Red Hat Bugzilla – Bug 502277
unsigned packages should be considered broken for --skip-broken
Last modified: 2014-01-21 18:09:17 EST
Description of problem:
A couple of unsigned packages have crept into rawhide recently. I just
tried to ignore them by using --skip-broken and got the exact same errors
with and without the --skip-broken option. An unsigned package in a repo
configured to require signed packages seems (to me anyway) like something
that should fall into the category "broken", it would be convenient if
--skip-broken skipped them.
Version-Release number of selected component (if applicable):
Steps to Reproduce:
1. see above
--skip-broken is about package sets that don't depsolve, so we remove them from the transaction at that point.
From the technical point of view the yum code basically does:
1. parse command line
4. run transaction
...if a package isn't signed, when the repo. says it should be, we only find out at #4 ... which is really late, so it would be much harder to do this.
Just because it is hard to do, doesn't mean it isn't a good idea.
Shucks, you just need to add --exclude arguments for the unsigned
packages and loop back to step #1. That's what I do manually :-).
i think that --skip-broken is the wrong option for installing unsigned packages.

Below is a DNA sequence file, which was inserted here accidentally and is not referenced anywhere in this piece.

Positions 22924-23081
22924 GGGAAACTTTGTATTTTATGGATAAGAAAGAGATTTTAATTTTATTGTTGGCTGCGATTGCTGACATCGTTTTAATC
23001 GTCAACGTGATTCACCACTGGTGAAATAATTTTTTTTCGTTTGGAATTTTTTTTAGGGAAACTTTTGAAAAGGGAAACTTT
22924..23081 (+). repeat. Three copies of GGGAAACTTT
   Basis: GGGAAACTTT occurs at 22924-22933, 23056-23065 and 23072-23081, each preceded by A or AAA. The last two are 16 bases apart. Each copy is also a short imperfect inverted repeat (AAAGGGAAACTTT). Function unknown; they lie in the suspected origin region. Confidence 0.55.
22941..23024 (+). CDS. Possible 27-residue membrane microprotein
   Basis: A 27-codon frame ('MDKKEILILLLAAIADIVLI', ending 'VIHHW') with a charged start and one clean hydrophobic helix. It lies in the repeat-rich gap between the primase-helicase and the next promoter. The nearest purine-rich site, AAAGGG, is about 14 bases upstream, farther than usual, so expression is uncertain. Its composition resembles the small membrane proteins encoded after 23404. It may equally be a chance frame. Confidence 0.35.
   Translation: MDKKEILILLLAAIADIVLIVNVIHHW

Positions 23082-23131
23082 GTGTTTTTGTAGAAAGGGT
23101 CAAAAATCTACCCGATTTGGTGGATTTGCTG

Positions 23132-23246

if you what to force it you can use --nogpgcheck, but that will skip the gpg check for all packages.
One of the problems with skipping packages is that you have to go back to 2. after you have skip packages, because the skip packages can break the whole transaction.
it is not the normal usage case that a repo with gpgcheck=1, has unsigned packages, it's a error in the repo. it is only because the fedora repo has gpgcheck=1, but the packages in the fedora is rawhide and the normal rawhide repo has gpgcheck=0
a pkg failing the gpgcheck is a security issue, not a depsolving issue.
These two items should not ever be confused with one another.
*** Bug 502635 has been marked as a duplicate of this bug. ***
I agree that it is a security issue... however... the other packages are signed.... so why not install those ?
I'm not sure anyone actually wanting to use --skip-broken really cares
why the package is broken or thinks it is useful to distinguish somehow
between broken due to dependencies or broken due to being unsigned (or
broken for some other reason if there are others that might crop up).
Maybe the option name should be changed to:
The error messages yum outputs are ultimately intended for two different audiences:
1. the user themselves
2. the people who will help support the user and/or debug the problem.
A user not reporting broken deps is an issue but it is not security critical.
A user not reporting an unsigned pkg in a repo that should be signed is CRITICAL.
You can ask to call it what you want - but an unsigned pkg in a signed repo is not 'broken' in the sense we're using it here, it is an emergency.